Photo by mzarro on Flickr.

DDOT has spent hundreds of thousands of dollars on neighborhood improvements thanks to the performance parking zones, and new reports on the Ballpark and Columbia Heights performance parking districts propose adjustments both up and down for meter rates. DDOT has collected almost a million dollars from parking meters in the ballpark performance parking district to date. Over $800,000 has been spent or dedicated for projects including BigBelly Solar waste collection systems, benches, historic district signs, and bike racks. In 2011, with revenue generated by performance parking, DDOT plans to install three or four Capital Bikeshare stations, install an information kiosk at the Eastern Market metro plaza, and perform a transportation study for the Capitol Riverfront district, which will include a study of the M Street corridor for streetcars.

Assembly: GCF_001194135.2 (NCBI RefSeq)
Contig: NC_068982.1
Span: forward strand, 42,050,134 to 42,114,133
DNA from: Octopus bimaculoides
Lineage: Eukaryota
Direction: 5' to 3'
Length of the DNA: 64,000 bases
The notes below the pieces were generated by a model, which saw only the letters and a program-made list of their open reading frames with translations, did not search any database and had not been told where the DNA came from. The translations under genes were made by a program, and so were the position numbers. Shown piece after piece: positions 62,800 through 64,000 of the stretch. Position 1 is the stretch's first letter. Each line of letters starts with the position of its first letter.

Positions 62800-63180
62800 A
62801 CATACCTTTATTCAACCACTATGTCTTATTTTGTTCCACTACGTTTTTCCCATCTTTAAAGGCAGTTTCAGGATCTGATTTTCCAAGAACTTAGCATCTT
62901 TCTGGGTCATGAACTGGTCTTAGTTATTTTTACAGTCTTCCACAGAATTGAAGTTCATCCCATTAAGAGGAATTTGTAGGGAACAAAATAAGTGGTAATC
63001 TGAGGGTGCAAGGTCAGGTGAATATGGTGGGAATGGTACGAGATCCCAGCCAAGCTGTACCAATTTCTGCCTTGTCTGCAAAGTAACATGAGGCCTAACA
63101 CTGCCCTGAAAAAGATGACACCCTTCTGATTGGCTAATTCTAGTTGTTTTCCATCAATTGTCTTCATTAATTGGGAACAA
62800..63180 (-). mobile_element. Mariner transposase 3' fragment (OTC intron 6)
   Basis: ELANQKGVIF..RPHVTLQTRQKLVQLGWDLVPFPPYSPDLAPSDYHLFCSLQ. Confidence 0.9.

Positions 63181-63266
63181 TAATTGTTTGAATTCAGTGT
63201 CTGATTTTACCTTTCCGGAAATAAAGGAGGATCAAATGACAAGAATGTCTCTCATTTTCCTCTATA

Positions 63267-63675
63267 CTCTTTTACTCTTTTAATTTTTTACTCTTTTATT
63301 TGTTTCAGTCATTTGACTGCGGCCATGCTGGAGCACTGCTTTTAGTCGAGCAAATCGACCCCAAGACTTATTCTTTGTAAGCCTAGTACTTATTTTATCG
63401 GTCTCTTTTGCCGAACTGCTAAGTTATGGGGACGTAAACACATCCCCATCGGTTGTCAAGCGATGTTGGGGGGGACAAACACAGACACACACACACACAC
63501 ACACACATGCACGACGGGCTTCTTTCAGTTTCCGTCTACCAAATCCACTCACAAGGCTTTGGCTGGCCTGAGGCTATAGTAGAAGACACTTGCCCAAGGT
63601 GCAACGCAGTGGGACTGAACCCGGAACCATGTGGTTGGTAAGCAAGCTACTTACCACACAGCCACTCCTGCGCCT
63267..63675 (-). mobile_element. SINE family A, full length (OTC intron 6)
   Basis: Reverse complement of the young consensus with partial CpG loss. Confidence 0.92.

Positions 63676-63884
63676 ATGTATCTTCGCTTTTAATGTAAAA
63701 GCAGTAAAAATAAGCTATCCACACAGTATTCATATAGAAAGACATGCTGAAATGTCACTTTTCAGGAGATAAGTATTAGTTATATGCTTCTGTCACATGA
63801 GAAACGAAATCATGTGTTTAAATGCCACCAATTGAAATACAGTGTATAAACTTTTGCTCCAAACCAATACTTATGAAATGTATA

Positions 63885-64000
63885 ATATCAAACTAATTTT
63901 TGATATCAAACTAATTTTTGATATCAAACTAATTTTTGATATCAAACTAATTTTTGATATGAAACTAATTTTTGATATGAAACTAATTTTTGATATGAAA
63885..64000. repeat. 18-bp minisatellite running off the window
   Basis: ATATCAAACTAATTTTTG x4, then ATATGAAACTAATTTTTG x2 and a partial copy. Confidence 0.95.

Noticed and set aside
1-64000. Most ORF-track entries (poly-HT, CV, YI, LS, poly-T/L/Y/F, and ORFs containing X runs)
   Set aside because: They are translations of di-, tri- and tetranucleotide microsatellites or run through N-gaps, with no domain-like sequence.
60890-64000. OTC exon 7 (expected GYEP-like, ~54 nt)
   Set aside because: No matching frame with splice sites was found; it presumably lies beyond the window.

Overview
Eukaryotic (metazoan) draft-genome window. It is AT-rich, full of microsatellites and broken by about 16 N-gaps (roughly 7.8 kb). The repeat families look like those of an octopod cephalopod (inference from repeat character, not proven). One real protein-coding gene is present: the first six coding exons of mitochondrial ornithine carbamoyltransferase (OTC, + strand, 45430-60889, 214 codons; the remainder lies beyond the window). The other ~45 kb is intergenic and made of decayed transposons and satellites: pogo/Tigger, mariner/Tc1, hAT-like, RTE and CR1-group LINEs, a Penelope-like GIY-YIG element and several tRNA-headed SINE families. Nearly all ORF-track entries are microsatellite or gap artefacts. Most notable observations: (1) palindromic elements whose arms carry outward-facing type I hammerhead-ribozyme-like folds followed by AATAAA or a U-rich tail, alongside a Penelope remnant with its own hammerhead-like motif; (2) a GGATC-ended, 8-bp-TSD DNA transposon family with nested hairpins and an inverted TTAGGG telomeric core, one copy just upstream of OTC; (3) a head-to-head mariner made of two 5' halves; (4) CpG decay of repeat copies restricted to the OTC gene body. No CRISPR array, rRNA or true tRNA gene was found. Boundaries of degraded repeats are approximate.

In the Columbia Heights area, DDOT has collected $52,000 from meters and is going to dedicate funding to traffic calming sidewalk bulb-outs, replacing concrete and brick sidewalk surfaces, and upgrading foundation walls. DDOT has also provided funding to streetscape projects for Park Road and the Farmerss Market.

The legislation to create the performance parking districts requires that DDOT periodically measure occupancy and adjust prices if blocks are too full or too empty. In the past, DDOT has been reluctant to follow through, but in this new round, they will. Some crowded areas are getting parking meter price increases, and some crowded areas will stay the same.

DDOT found that the parking lot underneath the Southeast Freeway on 8th Street SE in Barracks Row only collects about a dollar a day per space, and proposes reducing the price to 75¢ per hour. This is an appropriate change, and should allow people parking in the area a cheaper option than parking on the main commercial street. DDOT should also consider increasing the time limit for this lot to four hours until 5 pm and unlimited afterward. That would encourage people with longer anticipated stays to use it, thus leaving the more convenient spaces for people with shorter term needs.